By Alan J. Keays/VTDigger
A Rutland City police officer who fatally shot a Florida man in a McDonald’s bathroom after a chase last month told investigators he thought the man was armed.
But he wasn’t.
Police said 33-year-old Jonathan Mansilla had a cellphone in his hand.
Vermont State Police released new details Thursday, Sept. 9, into the shooting by Rutland City Police Cpl. Christopher Rose the afternoon of Aug. 25 inside the McDonald’s on Route 7.
Until now, police refused to disclose where inside the restaurant the shooting took place or whether Mansilla was armed. Investigators said they were waiting until they interviewed Rose before releasing that information.
On Wednesday, Sept. 8, Rose provided a “voluntary” interview, according to a Thursday afternoon news release from state police.
Capt. Scott Dunlap, head of the state police’s Major Crime Unit, said later Thursday that the shooting took place in the restaurant’s bathroom and that Mansilla and Rose were the only two people in it at the time.
Mansilla was holding the cellphone up and charging at the officer at the time of the shooting, according to Dunlap.
“They were in close proximity to each other,” he told VTDigger, but he said he wasn’t sure how far apart the two men were when the shooting took place.
Rutland City police officers do not wear body cameras.
Asked if Mansilla said anything to the officer, Dunlap replied, “There was no verbal communication from him.”
As for whether Rose said anything to Mansilla, the captain said, “I don’t think the officer had time.”
Police have previously described events leading up to the shooting. Less than two hours before the shooting, a hit-and-run crash took place in the Goodwill store’s parking lot on North Main Street in Rutland, and Mansilla’s vehicle, a black 2009 Chevrolet Cobalt, was seen fleeing the scene, police said.
Police had spotted the vehicle at various locations, including in nearby Clarendon, before the chase ended when Mansilla’s vehicle crashed into a UPS delivery truck at the intersection of Allen Street and Route 7, locally known as South Main Street.
According to police, Mansilla then darted into the McDonald’s on that corner, and there was an “altercation,” which investigators had not previously described. Rose then shot Mansilla in the chest, killing him.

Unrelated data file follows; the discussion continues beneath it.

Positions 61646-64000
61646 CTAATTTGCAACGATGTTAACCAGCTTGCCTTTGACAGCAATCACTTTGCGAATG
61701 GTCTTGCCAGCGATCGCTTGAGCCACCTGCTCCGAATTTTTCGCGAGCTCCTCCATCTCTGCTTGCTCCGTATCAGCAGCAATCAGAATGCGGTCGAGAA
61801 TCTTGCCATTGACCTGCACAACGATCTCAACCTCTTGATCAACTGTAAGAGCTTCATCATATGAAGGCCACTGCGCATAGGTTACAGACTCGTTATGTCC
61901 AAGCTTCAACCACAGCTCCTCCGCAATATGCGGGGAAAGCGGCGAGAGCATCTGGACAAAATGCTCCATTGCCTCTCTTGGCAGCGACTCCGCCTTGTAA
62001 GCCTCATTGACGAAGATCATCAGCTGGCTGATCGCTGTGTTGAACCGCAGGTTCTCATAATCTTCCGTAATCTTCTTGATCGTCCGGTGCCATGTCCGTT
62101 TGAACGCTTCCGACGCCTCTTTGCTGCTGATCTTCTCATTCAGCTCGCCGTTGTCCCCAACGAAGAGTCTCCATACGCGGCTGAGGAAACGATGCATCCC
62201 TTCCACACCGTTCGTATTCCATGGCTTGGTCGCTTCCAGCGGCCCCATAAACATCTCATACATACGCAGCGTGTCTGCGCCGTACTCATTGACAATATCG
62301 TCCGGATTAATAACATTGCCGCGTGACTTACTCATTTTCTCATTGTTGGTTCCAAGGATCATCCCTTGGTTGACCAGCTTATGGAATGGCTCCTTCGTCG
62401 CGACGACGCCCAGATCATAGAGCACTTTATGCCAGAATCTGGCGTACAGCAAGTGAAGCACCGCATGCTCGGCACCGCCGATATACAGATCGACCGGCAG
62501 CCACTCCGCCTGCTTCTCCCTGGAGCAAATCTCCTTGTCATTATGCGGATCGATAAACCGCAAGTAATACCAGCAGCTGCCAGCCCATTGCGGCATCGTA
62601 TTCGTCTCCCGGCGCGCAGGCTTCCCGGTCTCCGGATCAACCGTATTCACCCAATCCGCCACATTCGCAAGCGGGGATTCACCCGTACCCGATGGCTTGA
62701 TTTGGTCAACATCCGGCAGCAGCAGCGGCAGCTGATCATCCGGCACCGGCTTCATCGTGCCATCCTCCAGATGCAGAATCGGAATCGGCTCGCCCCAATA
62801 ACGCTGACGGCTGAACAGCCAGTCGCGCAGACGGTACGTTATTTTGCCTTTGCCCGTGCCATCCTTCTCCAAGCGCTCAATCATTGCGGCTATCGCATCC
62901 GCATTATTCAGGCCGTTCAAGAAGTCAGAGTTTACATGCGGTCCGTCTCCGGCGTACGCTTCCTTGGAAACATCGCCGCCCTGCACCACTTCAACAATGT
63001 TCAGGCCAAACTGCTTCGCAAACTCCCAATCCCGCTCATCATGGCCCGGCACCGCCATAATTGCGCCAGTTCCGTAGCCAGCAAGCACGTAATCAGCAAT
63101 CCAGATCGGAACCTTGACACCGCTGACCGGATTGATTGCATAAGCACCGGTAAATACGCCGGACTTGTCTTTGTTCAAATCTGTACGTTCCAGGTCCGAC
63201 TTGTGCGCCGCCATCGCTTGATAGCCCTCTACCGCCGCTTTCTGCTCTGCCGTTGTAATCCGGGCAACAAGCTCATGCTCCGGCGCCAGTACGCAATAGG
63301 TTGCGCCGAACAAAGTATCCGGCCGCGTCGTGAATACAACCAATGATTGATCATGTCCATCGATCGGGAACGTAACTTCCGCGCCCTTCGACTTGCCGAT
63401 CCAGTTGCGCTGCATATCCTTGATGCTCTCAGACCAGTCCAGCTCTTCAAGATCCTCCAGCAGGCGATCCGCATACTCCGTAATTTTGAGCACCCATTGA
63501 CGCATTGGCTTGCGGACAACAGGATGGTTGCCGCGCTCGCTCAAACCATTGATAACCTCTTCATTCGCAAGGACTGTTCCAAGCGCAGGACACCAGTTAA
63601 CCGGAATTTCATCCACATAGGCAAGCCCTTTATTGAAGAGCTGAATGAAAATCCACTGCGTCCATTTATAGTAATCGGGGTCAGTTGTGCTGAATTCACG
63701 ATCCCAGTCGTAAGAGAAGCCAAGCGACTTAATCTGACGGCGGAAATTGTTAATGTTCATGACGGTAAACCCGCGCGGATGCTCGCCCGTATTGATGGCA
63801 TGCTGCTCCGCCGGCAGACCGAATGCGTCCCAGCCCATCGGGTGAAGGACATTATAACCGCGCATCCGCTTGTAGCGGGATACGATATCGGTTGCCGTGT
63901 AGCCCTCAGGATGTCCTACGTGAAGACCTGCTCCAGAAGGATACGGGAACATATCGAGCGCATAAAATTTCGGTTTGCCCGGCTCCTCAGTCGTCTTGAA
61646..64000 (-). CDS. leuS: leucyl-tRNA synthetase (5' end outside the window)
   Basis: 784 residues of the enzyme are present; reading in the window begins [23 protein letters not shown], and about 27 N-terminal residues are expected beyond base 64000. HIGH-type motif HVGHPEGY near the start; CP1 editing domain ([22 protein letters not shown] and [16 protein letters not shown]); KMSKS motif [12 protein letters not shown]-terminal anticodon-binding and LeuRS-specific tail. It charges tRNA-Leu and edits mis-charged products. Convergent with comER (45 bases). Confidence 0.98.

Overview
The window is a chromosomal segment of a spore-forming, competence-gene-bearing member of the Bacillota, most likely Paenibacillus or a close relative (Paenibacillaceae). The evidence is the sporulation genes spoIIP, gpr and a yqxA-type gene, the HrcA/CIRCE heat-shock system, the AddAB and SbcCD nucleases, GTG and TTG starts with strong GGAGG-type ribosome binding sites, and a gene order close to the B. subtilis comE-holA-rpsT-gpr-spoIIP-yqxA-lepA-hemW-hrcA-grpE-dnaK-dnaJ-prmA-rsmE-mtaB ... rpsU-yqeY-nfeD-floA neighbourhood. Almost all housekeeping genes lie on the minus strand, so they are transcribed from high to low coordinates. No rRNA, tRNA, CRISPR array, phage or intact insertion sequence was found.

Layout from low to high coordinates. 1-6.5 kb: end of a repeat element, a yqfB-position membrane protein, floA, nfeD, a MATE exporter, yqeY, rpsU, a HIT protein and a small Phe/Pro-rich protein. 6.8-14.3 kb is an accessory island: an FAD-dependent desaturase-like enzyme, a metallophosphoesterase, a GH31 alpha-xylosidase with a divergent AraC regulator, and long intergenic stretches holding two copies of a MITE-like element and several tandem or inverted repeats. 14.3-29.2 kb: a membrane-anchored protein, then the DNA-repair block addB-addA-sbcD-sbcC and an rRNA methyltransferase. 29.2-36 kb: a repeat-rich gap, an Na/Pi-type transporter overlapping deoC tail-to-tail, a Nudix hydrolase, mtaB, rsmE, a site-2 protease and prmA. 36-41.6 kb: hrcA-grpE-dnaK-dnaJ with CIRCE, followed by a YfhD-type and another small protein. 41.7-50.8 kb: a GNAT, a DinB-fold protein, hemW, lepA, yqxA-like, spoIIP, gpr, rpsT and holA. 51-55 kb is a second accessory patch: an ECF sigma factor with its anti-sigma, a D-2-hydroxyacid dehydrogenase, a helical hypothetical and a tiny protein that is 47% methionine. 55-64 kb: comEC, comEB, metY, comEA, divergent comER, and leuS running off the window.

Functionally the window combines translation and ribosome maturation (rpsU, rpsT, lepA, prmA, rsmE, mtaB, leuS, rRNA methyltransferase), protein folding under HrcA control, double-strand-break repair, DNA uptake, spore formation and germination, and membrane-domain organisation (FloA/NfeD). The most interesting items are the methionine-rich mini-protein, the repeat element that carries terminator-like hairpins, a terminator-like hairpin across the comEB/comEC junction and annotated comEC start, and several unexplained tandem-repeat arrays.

After conducting interviews and collecting witness statements, including from Rose, state police revealed more information Thursday.
“Rose entered shortly afterward and saw Mansilla’s lower extremities under the gap at the bottom of a stall. Mansilla then exited the stall and ran toward Rose,” the state police news release stated.
“The officer said he observed an object in Mansilla’s hand that he perceived to be an unknown weapon of some kind,” the release stated. “Rose then fired three rounds from his department-issued handgun, striking Mansilla twice in the chest.”
Later, the object Mansilla was carrying was determined to be a cellphone, police said.
The investigation into the shooting is continuing, and the results will be turned over to the Vermont Attorney General’s Office and the Bennington County State’s Attorney’s Office for independent reviews of Rose’s use of deadly force.
Rose is represented through his union, the New England Police Benevolent Association, by attorney Susan Edwards. Edwards could not be reached for comment Thursday.
Jerry O’Neill, a Burlington attorney and former federal prosecutor not connected to the case, said Thursday that it is a “subjective standard” that will play into determining whether the officer acted under the law.
“Did he reasonably believe that he or someone else was in sufficient danger such that deadly force was permitted?” O’Neill asked. “The fact that he’s mistaken about the fact that it wasn’t a firearm — it was a cellphone — it doesn’t mean he was guilty of a crime,” he continued. “The question is whether or not in that circumstance was there enough information available to him that he should have realized it wasn’t a gun.”
O’Neill said it was up to the prosecutors in the attorney general’s office as well as the Bennington County state offices to decide whether a criminal charge is warranted.
“We’re never going to know [what happened] except what he has to say, obviously, that’s the thing that’s going to make a challenge should anyone consider bringing a criminal prosecution,” he said. “There is only one live witness to it.”
David Sleigh, a St. Johnsbury defense attorney also not connected to the case, said Thursday that prosecutors will have to weigh whether the officer’s action was reasonable given the training, experience and the standard of care that a person would expect from an officer in the same or a similar circumstance.
“There’s been a lot of talk around the nation,” Sleigh said, “about raising the bar for when you can use deadly force to instances where it’s all but certain that death or serious bodily injury is imminent to either the officer or somebody else.”